‘Tiny Homes’ May Have a Wider Buyer Pool

A new survey confirms that consumers are definitely intrigued by smaller homes, often described as less than 600 square feet. More than half of adults recently surveyed–or 53 percent—said “yes” or “maybe” when asked if they would ever consider the possibility of buying such a small home, according to a recent study by the National Association of Home Builders. That means a majority of adults would consider moving into a tiny home at some point in the future, the NAHB notes.

Younger generations tend to find tiny homes more appealing than older age groups. More than half of millennials and Generation X members said they were open to the idea of a tiny home. However, only 45 percent of baby boomers and 29 percent of seniors said they’d be willing to entertain the idea.

But local zoning laws may curtail the prevalence of just how big the tiny-home movement gets. However, there has been a recent momentum among some local jurisdictions to relax some of those restrictions.

Source: “Tiny Homes Have Potential Buyers,” National Association of Home Builders’ Eye on Housing blog (Feb. 7, 2018)

Homes are a Better Investment than Retirement Savings

Americans want to buy homes and they want to buy them as an investment option. According to a study on homebuyers by NerdWallet, a personal finance website, 75 percent Americans say that buying a home was a priority for them. NerdWallet analyzed data of more than 2,000 adults surveyed, the company’s mortgage calculator, data from the Consumer Financial Protection Bureau (CFPB), and other sources to develop the study on current home buying sentiments, concerns, and outlook.

The study found that most Americans considered buying a home as a good investment with 64 percent of the people surveyed citing this as a reason to buy a home. And it’s not only the older generation that feels this way. Around 56 percent millennials felt that they would rather own a home that appreciated in value than have more money in retirement savings, reflecting the sentiment of 52 percent of the overall people surveyed.

In fact, according to the survey, 82 percent millennials said that buying a home was a priority compared with 75 percent of generation X and 69 percent of baby boomers. Millennials also aspired to buy more homes, on average throughout their lifetime and were most likely to say that they would like to buy a home to rent out for extra income.

Source: dsnews.com/daily-dose/02-01-2018

Walkable Areas Are Getting More Competition

Older Americans are placing a higher value on living in walkable urban centers, according to a new survey of 1,000 respondents nationwide about their living preferences

A majority of respondents surveyed by A Place for Mom, a national referral service, said it was “very important” or “somewhat important” to live in a walkable neighborhood. They also sought neighborhoods with low crime and those that are close to family.

“It’s time to abandon the idea that only millennials and Generation X care about walkability and the services available in dense urban neighborhoods,” says Charlie Severn, head of marketing at A Place for Mom. “These results show a growing set of senior housing consumers also find these neighborhoods desirable.

The survey authors say it’s important for developers to consider creating multigenerational communities in suburban centers that place an emphasis on walkability. Walkability ranked high regardless of income level in the survey. Walkability ranked highest for those under 70 years old who were seeking senior apartments.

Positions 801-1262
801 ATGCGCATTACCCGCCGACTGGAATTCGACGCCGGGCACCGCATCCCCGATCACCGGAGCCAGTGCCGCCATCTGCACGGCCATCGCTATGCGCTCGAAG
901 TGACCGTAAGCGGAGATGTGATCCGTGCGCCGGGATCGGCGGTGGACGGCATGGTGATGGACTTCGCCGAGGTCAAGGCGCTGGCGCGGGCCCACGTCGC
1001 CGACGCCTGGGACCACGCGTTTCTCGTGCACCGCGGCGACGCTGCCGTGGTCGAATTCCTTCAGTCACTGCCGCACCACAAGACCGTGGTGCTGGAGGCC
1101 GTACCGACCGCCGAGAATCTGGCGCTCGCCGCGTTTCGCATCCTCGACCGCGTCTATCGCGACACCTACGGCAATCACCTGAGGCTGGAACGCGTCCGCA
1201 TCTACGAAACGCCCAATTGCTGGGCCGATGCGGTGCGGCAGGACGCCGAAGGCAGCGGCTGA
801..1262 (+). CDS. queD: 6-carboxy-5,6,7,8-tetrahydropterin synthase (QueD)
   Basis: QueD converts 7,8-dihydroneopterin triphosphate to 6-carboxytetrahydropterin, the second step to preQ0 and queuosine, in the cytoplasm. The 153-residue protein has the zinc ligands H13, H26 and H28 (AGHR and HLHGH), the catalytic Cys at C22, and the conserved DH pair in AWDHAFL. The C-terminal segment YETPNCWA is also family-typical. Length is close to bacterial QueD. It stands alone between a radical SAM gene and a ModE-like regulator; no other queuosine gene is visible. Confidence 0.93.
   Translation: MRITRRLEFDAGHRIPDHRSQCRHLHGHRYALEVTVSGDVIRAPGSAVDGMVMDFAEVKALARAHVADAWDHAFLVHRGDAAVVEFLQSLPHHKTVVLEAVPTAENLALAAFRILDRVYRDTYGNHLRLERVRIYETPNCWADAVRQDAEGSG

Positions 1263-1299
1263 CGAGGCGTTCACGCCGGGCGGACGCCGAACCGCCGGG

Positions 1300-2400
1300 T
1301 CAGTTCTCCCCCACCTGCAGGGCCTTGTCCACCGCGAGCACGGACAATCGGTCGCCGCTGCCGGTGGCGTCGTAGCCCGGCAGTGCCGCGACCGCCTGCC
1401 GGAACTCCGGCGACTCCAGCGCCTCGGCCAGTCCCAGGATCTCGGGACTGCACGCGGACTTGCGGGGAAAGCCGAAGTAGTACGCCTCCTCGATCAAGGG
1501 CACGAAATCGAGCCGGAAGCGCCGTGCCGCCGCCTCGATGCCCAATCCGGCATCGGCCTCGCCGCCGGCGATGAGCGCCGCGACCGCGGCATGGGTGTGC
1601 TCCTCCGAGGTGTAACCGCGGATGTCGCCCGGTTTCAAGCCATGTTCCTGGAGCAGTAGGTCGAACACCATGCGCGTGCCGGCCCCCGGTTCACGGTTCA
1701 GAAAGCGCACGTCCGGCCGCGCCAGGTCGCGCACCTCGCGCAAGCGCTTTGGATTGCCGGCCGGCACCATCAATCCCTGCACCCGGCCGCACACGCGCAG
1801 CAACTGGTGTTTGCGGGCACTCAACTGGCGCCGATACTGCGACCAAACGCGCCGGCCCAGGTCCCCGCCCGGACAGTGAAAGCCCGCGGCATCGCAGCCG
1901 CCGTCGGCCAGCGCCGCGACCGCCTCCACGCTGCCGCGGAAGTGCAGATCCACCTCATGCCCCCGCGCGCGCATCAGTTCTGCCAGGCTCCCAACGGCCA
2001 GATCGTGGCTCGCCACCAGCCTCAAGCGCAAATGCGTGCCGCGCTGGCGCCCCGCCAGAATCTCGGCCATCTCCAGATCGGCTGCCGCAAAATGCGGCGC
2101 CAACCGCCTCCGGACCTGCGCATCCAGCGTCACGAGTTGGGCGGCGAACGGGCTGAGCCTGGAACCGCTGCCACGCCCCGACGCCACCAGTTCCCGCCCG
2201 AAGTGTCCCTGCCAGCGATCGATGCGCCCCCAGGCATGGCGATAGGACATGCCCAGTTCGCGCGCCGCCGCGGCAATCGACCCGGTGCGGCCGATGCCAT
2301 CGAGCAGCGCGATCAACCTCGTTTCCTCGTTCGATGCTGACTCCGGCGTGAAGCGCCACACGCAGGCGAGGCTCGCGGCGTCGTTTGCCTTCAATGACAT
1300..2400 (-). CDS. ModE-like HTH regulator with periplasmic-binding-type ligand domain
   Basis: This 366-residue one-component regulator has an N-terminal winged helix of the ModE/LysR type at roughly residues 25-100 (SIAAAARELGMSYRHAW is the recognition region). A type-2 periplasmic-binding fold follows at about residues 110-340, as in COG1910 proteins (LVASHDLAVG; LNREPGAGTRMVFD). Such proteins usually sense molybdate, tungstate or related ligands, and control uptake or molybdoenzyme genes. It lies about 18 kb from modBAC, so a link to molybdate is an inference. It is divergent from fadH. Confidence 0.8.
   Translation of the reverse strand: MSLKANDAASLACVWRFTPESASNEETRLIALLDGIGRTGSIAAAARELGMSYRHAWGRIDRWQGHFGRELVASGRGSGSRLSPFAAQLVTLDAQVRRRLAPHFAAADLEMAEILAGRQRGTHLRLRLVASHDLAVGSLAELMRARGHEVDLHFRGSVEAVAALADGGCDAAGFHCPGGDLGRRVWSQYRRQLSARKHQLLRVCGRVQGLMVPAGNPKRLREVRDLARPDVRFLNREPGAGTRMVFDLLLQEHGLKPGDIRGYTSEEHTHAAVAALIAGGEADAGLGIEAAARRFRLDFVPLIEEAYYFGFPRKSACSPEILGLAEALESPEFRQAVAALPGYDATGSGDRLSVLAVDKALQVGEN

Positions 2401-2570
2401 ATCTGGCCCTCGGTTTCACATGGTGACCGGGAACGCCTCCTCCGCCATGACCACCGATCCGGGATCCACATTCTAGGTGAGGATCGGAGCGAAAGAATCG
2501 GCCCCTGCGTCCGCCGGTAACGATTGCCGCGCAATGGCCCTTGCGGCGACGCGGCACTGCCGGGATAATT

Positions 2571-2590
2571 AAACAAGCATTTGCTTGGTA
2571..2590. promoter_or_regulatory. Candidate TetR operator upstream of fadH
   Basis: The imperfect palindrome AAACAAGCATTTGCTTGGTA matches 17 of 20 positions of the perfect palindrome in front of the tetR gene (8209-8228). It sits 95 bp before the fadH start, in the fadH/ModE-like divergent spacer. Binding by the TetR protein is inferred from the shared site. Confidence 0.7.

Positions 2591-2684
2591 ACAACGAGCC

Source: “Seniors Want Walkability Too, Survey Says,” Curbed.com (July 25, 2017)

First Half Review: Housing Is Doing Well!

The first half of 2016 has proven to be a boom to real estate, writes Jonathan Smoke, realtor.com®’s chief economist in his monthly column. Total home sales are up 5 percent compared to the first half of 2015 and median existing home prices are up 5 percent as of June, setting a new record. Also, a rise in equity for home owners may encourage them to consider selling.

Yet, Smoke doesn’t expect the strong market to stay this strong in the second half of the year.

“All ages have been tempted by near-record lows in mortgage rates prompted by global economic weakness and instability driving investors toward U.S. bonds,” Smoke writes in his latest column. “But even with all that demand, the market can grow only so much, because of the limited inventory of homes for sale.

“As long as [mortgage] rates do not increase substantially in a short period of time, the real estate market should remain strong,” Smoke says. “The underlying reason for higher rates is a stronger economy; so the benefits of that will offset the impact of marginally higher rates. A stronger economy, more jobs, lower unemployment, and higher wages will power demand. Higher rates will also likely help loosen credit. Those positive conditions coupled with demographic tailwinds from millennials and boomers will keep the U.S. housing market healthy and strong for at least two more years.”

Source: “Housing Had a Great First Half of 2016, But Will It Last?” realtor.com® (July 28, 2016)

How Much Space Home Buyers Really Crave

The amount of desired square footage can vary quite a bit among the different age groups, according to findings from the National Association of Home Builders’ “Housing Preferences of the Boomer Generation: How They Compare to Other Home Buyers.” For example, millennial and Gen X buyers desire the most space, at more than 2,300 square feet. Baby boomers and seniors, on the other hand, mostly would be happy with homes that are under 1,900 square feet.